The UK’s Hydrogen Task Force recently published a report that claimed investing in hydrogen could unlock £18bn in Gross Value Added by 2035.
There are signs that the UK’s sanction regime is poised to become more aggressive following the disentanglement from the EU. The close of the Brexit transitional period on 31 December 2020 marks the end of the UK’s obligation to enforce EU sanctions. From 1 January 2021, the UK’s sanctions regime will be independent, with sanctions imposed pursuant to a new framework introduced under the Sanctions and Anti-Money Laundering Act 2018 (SAMLA). It is important that UK companies, including those in the energy sector, anticipate the UK’s changed regulatory landscape and are aware of the potential for new sanctions in due course.
The last six months have been some of the most difficult in living memory. With COVID-19 set to cast a shadow for some time yet, many firms will be taking a more cautious approach to recruitment – focusing on hiring those able to help build vital resilience into the business.
The COVID-19 pandemic has triggered one of the most disruptive periods on record for energy markets, with almost a third of global oil demand wiped out as millions stayed home amid lockdown measures and travel bans.
This article is intended as a quick legal guide of some key points for busy Energy executives who need to manage business risk exposure when global supply chains are disrupted.
Potential pitfalls await those unprepared for the push towards diversification from conventional energy writes Gregory Brown, Maritime Strategies International.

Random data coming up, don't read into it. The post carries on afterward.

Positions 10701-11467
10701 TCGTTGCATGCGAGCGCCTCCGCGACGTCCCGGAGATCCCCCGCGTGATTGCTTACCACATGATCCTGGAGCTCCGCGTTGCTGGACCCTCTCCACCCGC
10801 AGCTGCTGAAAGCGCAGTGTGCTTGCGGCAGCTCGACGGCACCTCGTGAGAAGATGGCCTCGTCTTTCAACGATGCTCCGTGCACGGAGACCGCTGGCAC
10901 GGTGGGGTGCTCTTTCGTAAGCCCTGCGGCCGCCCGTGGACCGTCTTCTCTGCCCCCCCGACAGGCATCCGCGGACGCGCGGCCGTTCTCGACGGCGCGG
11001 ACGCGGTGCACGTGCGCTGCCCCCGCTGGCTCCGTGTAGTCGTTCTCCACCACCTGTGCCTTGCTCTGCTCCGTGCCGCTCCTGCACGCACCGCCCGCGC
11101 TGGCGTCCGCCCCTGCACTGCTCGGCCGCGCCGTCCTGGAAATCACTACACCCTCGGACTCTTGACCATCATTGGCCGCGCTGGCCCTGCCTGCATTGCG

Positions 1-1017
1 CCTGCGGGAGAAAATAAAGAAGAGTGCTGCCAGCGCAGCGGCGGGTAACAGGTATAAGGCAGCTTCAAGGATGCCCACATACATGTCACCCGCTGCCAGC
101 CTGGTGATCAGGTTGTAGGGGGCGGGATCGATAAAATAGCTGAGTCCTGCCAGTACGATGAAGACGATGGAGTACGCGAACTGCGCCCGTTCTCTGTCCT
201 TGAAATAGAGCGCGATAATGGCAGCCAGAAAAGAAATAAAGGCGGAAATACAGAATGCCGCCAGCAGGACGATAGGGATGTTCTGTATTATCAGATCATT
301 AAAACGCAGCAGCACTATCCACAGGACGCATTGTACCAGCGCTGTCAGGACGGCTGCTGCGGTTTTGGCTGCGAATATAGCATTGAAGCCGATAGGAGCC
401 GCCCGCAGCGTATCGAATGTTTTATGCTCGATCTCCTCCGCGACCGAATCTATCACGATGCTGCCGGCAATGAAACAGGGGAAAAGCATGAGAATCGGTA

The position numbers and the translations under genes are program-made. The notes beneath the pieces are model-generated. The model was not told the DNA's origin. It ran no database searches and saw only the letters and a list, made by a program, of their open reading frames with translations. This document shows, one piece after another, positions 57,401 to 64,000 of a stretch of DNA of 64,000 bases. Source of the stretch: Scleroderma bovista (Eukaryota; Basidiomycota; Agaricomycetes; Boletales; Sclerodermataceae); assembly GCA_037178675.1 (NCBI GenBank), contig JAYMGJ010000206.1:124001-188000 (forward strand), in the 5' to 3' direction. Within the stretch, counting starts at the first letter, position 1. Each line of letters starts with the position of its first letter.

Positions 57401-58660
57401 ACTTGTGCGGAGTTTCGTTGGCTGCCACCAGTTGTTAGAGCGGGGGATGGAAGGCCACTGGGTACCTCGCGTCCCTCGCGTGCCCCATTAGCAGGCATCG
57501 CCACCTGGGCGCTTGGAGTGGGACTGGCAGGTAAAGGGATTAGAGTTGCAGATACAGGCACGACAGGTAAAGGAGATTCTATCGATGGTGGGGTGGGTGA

COVID-19 has changed the world in many ways and energy hasn’t been excused. In early 2020, there was a perfect storm of excess supply and massive reductions in demand. Since then, the market has become far more balanced and the oil price seems to be tightly bound in a narrow price range.
My sources are indicating that the UK Government’s Energy White paper will make much of the role of hydrogen, particularly as a replacement fuel for space heating.
I like this. Despite Donald Trump’s vitriolic hatred of turbines. In August, more than 100 governors, mayors and government officials across 40 American states declared their support for the wind industry during American Wind Week 2020.
As we head into the autumn with renewed uncertainty on how the coronavirus pandemic will manifest, and continued concerns for our families, our community, our businesses and the economy it is a constant reminder that change is the norm like never before.
The North Sea represents some of the best-in-class and most innovative work of the oil and gas industry. Here, significant progress in reducing gas flaring is already making a vital contribution towards delivering “net zero”, and Norway stands out as genuinely world-class.
The infamous heavyweight boxer Mike Tyson once said, “everyone has a plan until they get punched in the mouth”. Perhaps the same could apply to the national net-zero plan - a strategy that appears lost in what most will agree are the more sudden and painful issues of Brexit and the Covid pandemic?
As most science nerds will know hydrogen is the most abundant element in the universe. It’s everywhere we look although the vast majority is out of reach until we develop the ability to travel at warp speed. Yes, I admit it. I am a Star Trek fan.